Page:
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Table 2 Examples of some agents used to reduce violence and aggression

From: The physician's unique role in preventing violence: a neglected opportunity?

Medications for alcoholism Naltrexone and acamprosate in sober alcoholics to reduce craving and relapse [63, 64]; prazosin in alcoholism with PTSD for caving and relapse [127].
Nutritional factors Essential omega 3 fatty acids, docosahexaenoic acid (DHA) and eicosapentaenoic acids (EPA) in bipolar disorder and borderline personality disorder; multiple vitamins and minerals with DHA and EPA in young male prisoners, and in children [53, 5759, 128].
Lithium In children and adults, in personality disorders, and in combination with other anticonvulsants or atypical antipsychotics [40, 48].
Beta-blockers Propranolol in brain-injury, autism, schizophrenia, organic mental disorders [37, 129].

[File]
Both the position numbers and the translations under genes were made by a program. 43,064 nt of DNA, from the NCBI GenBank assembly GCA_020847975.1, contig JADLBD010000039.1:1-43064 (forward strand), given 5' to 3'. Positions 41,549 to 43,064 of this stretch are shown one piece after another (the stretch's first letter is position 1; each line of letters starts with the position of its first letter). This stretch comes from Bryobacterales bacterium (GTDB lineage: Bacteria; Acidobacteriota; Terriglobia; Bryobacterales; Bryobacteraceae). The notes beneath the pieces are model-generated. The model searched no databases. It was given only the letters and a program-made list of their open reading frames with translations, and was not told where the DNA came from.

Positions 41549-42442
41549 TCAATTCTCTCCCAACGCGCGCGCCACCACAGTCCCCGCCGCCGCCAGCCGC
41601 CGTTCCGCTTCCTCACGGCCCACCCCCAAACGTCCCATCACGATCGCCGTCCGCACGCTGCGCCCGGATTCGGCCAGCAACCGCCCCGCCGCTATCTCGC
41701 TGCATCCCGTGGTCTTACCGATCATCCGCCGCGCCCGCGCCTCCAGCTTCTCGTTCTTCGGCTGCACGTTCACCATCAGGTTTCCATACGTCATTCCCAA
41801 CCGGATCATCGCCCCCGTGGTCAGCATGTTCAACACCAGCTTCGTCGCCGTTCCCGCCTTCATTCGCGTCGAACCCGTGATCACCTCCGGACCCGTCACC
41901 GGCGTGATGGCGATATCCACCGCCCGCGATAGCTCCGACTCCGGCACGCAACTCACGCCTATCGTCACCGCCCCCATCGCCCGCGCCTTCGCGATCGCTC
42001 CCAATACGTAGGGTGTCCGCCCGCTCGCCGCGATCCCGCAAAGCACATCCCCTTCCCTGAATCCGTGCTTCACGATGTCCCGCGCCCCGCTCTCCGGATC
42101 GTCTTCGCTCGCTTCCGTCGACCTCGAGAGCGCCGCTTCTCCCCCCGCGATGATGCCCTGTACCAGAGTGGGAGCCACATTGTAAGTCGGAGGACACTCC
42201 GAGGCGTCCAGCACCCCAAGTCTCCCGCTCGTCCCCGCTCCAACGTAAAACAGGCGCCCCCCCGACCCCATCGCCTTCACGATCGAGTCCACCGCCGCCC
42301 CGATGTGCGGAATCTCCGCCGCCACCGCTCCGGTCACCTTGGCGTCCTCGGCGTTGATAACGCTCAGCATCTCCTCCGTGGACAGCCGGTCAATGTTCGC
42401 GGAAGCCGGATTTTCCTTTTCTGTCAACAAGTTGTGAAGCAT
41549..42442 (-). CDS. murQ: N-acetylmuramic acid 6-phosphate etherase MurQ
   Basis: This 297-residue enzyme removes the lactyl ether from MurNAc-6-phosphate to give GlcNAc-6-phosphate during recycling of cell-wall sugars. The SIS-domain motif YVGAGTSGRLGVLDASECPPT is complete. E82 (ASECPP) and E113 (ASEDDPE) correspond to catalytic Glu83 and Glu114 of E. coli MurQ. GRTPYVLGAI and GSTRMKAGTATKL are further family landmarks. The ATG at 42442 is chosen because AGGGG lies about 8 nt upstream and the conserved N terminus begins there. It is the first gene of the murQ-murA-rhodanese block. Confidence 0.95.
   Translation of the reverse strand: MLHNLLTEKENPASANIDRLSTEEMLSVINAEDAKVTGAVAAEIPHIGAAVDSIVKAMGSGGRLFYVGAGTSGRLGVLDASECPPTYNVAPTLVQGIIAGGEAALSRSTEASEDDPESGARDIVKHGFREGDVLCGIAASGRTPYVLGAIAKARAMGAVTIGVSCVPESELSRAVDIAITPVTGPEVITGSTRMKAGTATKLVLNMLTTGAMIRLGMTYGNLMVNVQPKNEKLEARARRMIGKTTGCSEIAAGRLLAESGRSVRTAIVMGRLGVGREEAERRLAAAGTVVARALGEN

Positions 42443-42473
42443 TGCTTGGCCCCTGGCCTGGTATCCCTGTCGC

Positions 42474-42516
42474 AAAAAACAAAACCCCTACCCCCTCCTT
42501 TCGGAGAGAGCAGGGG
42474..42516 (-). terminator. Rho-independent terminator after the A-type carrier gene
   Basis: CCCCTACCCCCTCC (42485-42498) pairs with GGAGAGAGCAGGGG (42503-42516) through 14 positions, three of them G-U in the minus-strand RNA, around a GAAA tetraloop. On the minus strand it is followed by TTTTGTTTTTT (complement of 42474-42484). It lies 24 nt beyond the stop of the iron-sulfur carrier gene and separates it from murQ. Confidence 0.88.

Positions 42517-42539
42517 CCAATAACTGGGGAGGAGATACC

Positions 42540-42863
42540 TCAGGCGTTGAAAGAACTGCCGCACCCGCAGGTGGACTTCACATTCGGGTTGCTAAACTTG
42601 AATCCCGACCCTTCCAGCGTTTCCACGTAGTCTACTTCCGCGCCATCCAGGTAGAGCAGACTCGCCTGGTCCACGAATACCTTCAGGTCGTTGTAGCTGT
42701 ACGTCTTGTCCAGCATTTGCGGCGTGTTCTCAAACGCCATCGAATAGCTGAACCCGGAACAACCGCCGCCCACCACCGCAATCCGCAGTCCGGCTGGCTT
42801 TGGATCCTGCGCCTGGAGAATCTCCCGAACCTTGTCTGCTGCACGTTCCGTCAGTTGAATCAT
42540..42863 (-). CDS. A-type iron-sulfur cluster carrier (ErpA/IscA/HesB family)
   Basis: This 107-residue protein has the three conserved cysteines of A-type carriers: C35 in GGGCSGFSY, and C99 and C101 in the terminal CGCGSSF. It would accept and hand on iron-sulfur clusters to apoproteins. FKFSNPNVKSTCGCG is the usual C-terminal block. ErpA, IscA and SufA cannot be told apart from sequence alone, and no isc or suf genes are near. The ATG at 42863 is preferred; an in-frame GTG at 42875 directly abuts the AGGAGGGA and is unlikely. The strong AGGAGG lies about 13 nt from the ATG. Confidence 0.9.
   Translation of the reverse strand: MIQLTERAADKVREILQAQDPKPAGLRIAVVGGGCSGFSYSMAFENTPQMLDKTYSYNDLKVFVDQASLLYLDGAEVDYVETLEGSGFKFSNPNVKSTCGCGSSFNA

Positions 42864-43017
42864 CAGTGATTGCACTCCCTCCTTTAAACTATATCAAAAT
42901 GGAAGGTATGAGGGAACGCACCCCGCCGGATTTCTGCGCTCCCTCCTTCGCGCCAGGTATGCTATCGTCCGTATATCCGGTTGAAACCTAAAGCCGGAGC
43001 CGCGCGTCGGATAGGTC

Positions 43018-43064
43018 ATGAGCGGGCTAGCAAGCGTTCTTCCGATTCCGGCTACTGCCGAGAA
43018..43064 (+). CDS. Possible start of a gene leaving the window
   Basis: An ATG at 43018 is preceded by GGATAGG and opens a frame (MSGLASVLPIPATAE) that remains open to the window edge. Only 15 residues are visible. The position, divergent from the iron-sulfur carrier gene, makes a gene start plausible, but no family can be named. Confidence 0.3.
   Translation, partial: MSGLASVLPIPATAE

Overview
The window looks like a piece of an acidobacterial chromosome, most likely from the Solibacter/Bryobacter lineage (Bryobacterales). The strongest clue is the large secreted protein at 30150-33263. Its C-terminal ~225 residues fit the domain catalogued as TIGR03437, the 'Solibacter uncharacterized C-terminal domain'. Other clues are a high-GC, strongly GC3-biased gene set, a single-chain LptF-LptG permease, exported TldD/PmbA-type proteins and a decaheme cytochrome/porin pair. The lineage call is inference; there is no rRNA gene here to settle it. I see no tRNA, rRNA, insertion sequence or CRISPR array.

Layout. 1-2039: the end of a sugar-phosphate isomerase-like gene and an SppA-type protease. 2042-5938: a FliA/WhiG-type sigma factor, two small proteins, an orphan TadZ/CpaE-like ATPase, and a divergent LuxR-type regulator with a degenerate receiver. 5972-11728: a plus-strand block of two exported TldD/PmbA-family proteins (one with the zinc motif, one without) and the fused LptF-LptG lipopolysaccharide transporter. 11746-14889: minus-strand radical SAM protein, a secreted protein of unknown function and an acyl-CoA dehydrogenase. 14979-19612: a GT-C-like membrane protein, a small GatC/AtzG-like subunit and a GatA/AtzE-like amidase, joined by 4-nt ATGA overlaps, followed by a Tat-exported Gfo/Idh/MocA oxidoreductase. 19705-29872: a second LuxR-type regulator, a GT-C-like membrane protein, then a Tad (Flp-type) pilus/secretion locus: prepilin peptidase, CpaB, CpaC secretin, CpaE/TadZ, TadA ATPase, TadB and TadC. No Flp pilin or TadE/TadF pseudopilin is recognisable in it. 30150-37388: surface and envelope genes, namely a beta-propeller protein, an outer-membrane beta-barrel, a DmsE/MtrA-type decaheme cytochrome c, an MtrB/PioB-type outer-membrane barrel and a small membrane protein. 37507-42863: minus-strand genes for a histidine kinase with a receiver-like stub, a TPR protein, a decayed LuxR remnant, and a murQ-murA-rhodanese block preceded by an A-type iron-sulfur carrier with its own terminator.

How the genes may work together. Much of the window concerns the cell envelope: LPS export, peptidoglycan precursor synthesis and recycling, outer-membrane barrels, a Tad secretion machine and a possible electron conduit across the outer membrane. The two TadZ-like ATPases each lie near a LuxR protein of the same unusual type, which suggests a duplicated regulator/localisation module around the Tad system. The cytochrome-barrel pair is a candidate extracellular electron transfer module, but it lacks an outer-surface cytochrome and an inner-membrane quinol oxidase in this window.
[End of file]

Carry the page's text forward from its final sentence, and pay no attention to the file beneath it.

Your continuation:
Anticonvulsants Carbamazepine/oxcarbazepine in impulsive violence and in elderly [32, 36]; phenytoin in prisoners and in intermittent explosive disorder [32, 38, 49, 130]; Topriamate in borderline personality disorder and in depression [40]; valproate/divalproex in a variety of psychiatric conditions [32, 40].
Antidepressants Flouxetine in personality disorders [131], and in domestic abuse when combined with Cognitive Behavioral Therapy (CBT) and alcohol treatment [132]; trazodone in dementia associated aggression [133].
Atypical antipsychotics Clozapine in schizophrenia [33, 134]; quetiapine in schizophrenia and bipolar disorder [33, 40]; Loxapine in schizophrenic and psychosis [40], olanzapine in schizophrenia and borderline personality disorder [33, 40]; aripiprazole in schizophrenia, autism spectrum disorders and borderline personality disorder [33, 40]; risperidone in a variety of psychiatric illness [40].